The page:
“If there’s a Barbie doctor, a teacher and a police officer, why shouldn’t there be a Virgin of Luján Barbie?”
– artists Pool Paolini and Marianela Perelli
In 2014, Argentina-based artists Marianela Perelli and Pool Paolini for their show ‘Barbie: The Plastic Religion’, fashioned 33 Barbie, Ken and Skipper dolls into religious figures, including a crucified Jesus Christ, Buddha, Saint Patrick, Kali, a bare-breasted Mary Magdalene, Virgin of Lujan (Argentina’s patron saint), the Virgin Mary and Baphomet.
The artists gifted one Barbie Mary boxed in customised Mattel packaging to Pope Francis, which he accepted. So much for Barbie being a bland stereotype of waxed femininity. Or for children.
Others were less pleased, slamming the plastic dolls as “blasphemous”.
Is Barbie a vehicle for projection rather than investigation? Why do we need to know what Jesus might have looked like – aren’t symbols (the anchor, the fish, the dove , the anchor, the chi-ro) enough? Didn’t Christianity take that look of blonde Jesus from Paganism? Whose Jesus is it, anyway?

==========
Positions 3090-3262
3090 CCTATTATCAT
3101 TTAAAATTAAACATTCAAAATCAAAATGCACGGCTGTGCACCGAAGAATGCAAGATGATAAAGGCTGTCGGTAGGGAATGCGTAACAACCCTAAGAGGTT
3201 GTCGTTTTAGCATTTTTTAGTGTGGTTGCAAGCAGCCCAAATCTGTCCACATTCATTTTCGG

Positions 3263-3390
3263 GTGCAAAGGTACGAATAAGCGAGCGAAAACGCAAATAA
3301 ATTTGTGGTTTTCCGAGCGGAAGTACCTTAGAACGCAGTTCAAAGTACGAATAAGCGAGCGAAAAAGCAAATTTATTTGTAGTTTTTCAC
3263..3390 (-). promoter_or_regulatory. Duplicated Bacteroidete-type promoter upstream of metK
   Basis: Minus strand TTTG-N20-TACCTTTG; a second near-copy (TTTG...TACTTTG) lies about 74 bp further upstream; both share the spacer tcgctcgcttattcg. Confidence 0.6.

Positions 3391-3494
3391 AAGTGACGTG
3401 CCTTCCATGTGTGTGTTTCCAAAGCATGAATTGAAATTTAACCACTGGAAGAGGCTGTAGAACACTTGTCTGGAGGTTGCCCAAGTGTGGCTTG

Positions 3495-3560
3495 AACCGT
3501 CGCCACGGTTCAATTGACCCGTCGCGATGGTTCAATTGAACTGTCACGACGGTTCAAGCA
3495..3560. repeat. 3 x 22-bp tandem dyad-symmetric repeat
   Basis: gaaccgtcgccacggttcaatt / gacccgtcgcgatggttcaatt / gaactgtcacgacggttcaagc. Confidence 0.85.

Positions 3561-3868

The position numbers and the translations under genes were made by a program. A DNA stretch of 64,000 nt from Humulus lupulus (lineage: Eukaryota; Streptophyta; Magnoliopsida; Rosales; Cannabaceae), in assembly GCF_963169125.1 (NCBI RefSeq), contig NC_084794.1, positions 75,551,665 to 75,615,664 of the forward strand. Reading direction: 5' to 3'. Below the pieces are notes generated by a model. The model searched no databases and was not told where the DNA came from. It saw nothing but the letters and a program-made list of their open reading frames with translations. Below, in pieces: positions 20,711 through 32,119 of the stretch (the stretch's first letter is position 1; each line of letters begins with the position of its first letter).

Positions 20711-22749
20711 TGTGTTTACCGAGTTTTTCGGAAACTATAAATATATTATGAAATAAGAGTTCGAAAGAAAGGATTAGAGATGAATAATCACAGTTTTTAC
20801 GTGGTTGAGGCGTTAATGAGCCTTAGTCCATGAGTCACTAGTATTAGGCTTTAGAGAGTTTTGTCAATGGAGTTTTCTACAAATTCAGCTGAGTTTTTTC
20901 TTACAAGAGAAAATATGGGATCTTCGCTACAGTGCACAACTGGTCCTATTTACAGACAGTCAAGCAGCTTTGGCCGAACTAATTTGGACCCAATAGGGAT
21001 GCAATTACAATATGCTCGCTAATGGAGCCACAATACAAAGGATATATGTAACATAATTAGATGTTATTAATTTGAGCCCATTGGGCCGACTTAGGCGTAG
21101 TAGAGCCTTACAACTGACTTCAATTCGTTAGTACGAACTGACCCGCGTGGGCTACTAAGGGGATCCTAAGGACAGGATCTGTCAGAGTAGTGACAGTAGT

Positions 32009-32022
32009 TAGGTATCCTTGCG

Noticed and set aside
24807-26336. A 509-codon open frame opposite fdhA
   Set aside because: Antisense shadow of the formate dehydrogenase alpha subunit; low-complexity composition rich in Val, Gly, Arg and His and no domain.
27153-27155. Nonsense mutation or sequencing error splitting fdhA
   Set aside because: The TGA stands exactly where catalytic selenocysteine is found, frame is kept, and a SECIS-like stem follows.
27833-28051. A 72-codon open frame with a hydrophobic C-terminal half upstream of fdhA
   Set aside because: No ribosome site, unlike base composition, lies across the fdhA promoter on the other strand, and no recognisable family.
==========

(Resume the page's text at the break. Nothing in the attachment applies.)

“Provocation is part of our life and what we do, but it’s harmless, constructive and without bad intentions,” say the artists. “Barbie and the Plastic religion came from a place of peace and love, and mutual respect for all spiritual, religious beliefs.
“We had been incorporating the most popular figures into our work, and Barbie was the number one pop culture doll. This was in tandem with connecting the rite of play with the first things imposed on us: religion through baptism. Once we mixed the two we knew we had a project with broad, international appeal. From this was born our oeuvre, which gets a bit of updating in this evolving but superplastic era.”
The exhibit was to go on display first at Popa Galeria but was cancelled – “We have received threats from various parts of the world,” Paolini said. “It’s crazy … they have misinterpreted our work.”. The work was later shown at LA’s La Luz de Jesus Gallery.
You can buy thee divine Barbie dolls at Gallery 30 South.
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